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Orrin Hatch remembered at funeral as a Senate great who embraced adversaries

Hatch entered the Senate as a political novice in 1977 and left 42 years later.

(Francisco Kjolseth | The Salt Lake Tribune) Family and friends of former U.S. Senator Orrin Hatch watch as final honors are performed by the Utah Army National Guard after the funeral at The Church of Jesus Christ of Latter-day Saints Institute of Religion in Salt Lake City on Friday, May 6, 2022. Hatch, the longest-serving Republican senator in U.S. history and the longest-serving from Utah, died April 23 at age 88.

Orrin Hatch entered the U.S. Senate at the age of 42 with no political experience and stuck around for seven terms, becoming one of the body’s most successful members, championing conservative causes while listening to liberal adversaries, mourners at the senator’s funeral eulogized Friday afternoon.

The former Republican senator crafted hundreds of laws that affect every American today, leaving a durable legacy on the nation’s politics. But the late senator was also remembered at his Salt Lake City funeral service as a regular guy who played music with friends, enjoyed Jazz basketball and all Utah sports, prayed every day and had a weakness for Costco’s $1.50 hot dogs that came with all the condiments he could pile on the bun.

“Because of his deep-seated faith and belief in the goodness of humankind, he always reached out to those in need, whether they be powerful and wealthy or downtrodden and tempest-tossed. He believed in the power of civility and the essential goodness of the American people,” said his longtime friend A. Scott Anderson, a prominent Utah banking executive. “He was a man of strong principles who had a habit of making friends with everyone, including adversaries. He was the go-to guy to fight for things people needed to grow and thrive.”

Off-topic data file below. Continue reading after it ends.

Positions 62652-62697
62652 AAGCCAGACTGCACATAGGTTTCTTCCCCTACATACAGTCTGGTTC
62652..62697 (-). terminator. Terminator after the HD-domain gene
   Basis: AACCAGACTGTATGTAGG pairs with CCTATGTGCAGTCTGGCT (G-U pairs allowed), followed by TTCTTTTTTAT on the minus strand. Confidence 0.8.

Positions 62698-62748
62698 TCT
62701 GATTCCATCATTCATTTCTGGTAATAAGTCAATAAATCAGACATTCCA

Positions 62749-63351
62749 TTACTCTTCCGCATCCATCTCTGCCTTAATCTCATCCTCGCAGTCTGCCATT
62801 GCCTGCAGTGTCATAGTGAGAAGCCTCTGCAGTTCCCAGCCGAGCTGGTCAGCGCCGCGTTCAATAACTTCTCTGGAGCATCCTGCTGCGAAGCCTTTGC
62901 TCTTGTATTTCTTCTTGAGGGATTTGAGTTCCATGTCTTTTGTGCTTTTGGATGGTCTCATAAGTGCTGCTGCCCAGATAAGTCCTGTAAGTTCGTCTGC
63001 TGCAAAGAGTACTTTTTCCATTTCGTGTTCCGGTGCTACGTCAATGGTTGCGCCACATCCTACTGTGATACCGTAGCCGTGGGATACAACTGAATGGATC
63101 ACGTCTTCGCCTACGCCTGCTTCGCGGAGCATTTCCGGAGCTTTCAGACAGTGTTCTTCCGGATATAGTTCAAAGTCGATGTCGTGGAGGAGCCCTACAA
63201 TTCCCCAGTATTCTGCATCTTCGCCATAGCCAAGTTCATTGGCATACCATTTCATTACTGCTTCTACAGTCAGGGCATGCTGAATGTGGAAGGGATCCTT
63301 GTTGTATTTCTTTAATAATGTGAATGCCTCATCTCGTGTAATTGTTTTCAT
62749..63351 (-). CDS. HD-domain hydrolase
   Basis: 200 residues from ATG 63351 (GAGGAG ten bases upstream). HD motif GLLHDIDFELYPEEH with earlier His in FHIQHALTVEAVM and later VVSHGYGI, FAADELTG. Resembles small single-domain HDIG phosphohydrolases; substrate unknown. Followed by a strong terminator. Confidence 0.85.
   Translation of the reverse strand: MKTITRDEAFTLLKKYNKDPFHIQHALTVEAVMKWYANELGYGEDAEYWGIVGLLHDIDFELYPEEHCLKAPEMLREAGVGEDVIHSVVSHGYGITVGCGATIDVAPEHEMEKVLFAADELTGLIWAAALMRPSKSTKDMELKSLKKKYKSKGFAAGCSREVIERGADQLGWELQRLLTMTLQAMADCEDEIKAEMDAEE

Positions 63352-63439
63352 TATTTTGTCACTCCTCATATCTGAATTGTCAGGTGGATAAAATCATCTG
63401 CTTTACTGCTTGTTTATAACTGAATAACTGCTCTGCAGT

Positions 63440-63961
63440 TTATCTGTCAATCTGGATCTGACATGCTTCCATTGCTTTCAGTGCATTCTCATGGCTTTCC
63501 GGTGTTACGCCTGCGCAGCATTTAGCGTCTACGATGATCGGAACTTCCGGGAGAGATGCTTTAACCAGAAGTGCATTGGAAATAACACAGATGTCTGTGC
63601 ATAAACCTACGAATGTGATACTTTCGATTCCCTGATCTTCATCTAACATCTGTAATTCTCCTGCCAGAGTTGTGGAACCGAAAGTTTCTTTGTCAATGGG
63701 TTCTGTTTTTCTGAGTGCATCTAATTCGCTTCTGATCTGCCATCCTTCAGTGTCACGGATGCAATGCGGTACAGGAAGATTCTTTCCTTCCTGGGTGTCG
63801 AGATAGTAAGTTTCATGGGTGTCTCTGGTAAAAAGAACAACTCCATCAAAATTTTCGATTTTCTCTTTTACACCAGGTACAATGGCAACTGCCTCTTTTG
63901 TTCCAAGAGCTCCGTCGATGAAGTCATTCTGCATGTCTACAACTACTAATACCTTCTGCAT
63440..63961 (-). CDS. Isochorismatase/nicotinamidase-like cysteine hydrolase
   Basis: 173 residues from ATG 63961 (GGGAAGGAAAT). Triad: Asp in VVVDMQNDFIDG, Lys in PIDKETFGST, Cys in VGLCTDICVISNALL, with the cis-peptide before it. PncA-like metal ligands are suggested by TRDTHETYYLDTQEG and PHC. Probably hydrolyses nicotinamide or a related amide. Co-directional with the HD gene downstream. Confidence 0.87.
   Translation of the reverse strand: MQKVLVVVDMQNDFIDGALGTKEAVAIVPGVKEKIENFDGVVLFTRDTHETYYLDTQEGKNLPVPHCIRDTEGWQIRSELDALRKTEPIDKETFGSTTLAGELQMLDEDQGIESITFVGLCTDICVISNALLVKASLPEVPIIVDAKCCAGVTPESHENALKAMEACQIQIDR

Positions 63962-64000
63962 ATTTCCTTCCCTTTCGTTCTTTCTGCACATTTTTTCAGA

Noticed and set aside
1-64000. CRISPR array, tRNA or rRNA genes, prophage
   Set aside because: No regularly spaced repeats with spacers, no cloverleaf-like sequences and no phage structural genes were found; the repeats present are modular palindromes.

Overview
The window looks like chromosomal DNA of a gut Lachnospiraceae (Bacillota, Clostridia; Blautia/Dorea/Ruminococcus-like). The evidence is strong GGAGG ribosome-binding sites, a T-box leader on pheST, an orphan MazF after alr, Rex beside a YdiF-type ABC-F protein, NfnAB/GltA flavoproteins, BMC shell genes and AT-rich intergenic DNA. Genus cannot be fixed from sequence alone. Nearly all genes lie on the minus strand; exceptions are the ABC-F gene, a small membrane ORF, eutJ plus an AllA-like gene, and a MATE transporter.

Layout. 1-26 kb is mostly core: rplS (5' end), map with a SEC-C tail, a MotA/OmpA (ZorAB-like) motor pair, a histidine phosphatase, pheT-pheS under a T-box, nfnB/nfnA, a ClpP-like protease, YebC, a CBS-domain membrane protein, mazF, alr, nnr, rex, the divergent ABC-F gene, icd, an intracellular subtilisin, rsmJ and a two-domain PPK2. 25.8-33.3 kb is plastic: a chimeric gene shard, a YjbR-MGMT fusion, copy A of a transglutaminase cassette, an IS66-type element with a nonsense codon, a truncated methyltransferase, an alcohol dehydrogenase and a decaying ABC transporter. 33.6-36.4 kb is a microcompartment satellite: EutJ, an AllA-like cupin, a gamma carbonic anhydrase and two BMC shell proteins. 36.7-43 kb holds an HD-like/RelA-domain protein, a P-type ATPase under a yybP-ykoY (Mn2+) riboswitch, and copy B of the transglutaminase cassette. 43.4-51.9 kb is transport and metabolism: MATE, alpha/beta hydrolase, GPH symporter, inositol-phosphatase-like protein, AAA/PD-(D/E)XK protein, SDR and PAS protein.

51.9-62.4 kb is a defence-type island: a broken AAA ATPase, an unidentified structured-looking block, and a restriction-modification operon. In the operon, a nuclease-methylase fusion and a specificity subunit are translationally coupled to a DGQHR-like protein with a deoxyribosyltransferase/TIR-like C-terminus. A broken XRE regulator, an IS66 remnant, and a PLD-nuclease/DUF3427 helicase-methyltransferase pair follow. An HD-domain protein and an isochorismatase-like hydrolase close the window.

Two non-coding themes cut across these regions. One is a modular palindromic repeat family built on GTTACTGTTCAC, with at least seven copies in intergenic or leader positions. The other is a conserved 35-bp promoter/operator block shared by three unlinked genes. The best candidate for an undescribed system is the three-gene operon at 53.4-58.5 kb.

Anderson was among several speakers to address the packed audience at The Church of Jesus Christ of Latter-day Saints Institute of Religion in Salt Lake City. A lifelong member of Utah’s predominant faith, Hatch died on April 23 at age 88. Latter-day Saint apostle Dallin H. Oaks presided over the 90-minute service.

(Francisco Kjolseth | The Salt Lake Tribune) Pallbearers carry the casket of former U.S. Sen. Orrin Hatch after funeral services at The Church of Jesus Christ of Latter-day Saints Institute of Religion in Salt Lake City on Friday, May 6, 2022. Hatch, the longest-serving Republican senator in U.S. history and the longest-serving from Utah, died April 23 at age 88.

Following the funeral, a procession accompanied Hatch’s casket the 79 miles north to Newton, a Cache Valley town where Hatch’s wife Elaine Hansen Hatch was raised. With military rites, the senator was laid to rest in the Newton Cemetery.

Hatch is survived by his wife, six sons and daughters and dozens of grandchildren and great-grandchildren.